Takayasu arteritis: 18F-FDG-PET/CT

Figure 1. CECT examination performed in a 37 year-old woman, admitted for suspected ascending aorta ectasia suitable for surgery. Axial (a, c, d) and coronal (b) CECT images show homogeneous low density thickening of aortic wall, mainly in the ascending-aortic tract (blue arrows, a and b) and to a lesser degree in the descending portion (blue arrow, d). There is also involvement of the origin of the main supra-aortic branches (wall thickness 4 mm, b). All the involved vessels demonstrate homogeneous caliper and opacification; no intraluminal flaps or parietal thrombi are present.

Fig. 1a

Fig. 1b

Fig. 1c

Fig. 1d

Figure 2. 18F-FDG-PET/CT study (a, b). Axial and coronal 18F-FDG-PET image show increased FDG uptake at the level of the aortic arch (blue arrows, a and b) and all along the ascending tract (curved arrow, b). There is also evidence of involvement of the origin of the supra-aortic branches (white arrowhead, b). The areas of increased uptake correspond to the arterial wall thickening highlighted by the baseline CT (Figure 1).

Fig. 2a

Fig. 2b

Summary:

Takayasu arteritis (TA) is a chronic granulomatous large vessel vasculitis, predominantly affecting the aorta (from ascending to abdominal tract) and its major branches. Pulmonary arteries can also be affected. Panarteritis can involve all arterial wall layers, progressing to thickening and stenosis.

The etiology is not well known. Immune system abnormalities are thought to be involved in triggering inflammatory changes.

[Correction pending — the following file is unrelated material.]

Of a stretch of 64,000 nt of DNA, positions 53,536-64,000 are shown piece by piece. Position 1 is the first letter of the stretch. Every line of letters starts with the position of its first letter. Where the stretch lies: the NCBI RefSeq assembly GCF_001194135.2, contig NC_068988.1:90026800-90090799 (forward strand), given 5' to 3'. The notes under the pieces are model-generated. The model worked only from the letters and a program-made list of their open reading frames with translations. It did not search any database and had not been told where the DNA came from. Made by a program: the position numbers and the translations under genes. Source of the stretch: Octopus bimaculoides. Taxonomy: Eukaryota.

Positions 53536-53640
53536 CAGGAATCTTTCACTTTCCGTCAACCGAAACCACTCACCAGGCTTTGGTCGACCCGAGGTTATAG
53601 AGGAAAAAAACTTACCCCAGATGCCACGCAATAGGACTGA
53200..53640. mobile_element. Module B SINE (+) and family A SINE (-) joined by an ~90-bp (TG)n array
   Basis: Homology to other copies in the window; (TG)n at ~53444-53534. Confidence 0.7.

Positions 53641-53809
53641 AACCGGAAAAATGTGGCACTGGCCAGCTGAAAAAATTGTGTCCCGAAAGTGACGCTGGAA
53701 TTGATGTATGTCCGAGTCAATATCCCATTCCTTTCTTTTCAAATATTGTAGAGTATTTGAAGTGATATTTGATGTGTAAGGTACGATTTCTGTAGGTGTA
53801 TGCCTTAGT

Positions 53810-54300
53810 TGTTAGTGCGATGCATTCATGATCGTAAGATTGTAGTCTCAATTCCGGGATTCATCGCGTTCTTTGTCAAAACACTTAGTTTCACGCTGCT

TA has a strong predominance in females <50 years of age (typical onset 15-30 years) and increased prevalence in Asian populations.

Clinical presentation includes: non-specific systemic symptoms (illness, fever, myalgia; rarely as FUO), ischemic symptoms (narrowing, stenosis, thrombus formation), aneurysm formation.

CT represents the mainstay in diagnosis and main findings include: wall thickening and enhancement, possible aortic valve disease (stenosis, regurgitation), major branches occlusion or late distal narrowing, aortic/major branches aneurysm.

PET can estimate the degree as well the site of inflammation and has been reported to be more reliable than MRI for monitoring disease activity during therapy. Moreover, SUVmax increases as inflammatory reaction spread, serving therefore as quantitative marker of disease activity.

 

This Case was kindly provided by:

Dr. Valle Clarissa (staff)
Post Graduate School of Diagnostic Radiology, University of Milano-Bicocca
Department of Radiology, ASST Papa Giovanni XXIII Hospital
Piazza OMS 1, 24127, Bergamo – Italy

Dr. Bonaffini Pietro Andrea (staff)
Post Graduate School of Diagnostic Radiology, University of Milano-Bicocca
Department of Radiology, ASST Papa Giovanni XXIII Hospital
Piazza OMS 1, 24127, Bergamo – Italy

Prof. Sironi Sandro (chief)
Post Graduate School of Diagnostic Radiology, University of Milano-Bicocca
Department of Radiology, ASST Papa Giovanni XXIII Hospital
Piazza OMS 1, 24127, Bergamo – Italy

 

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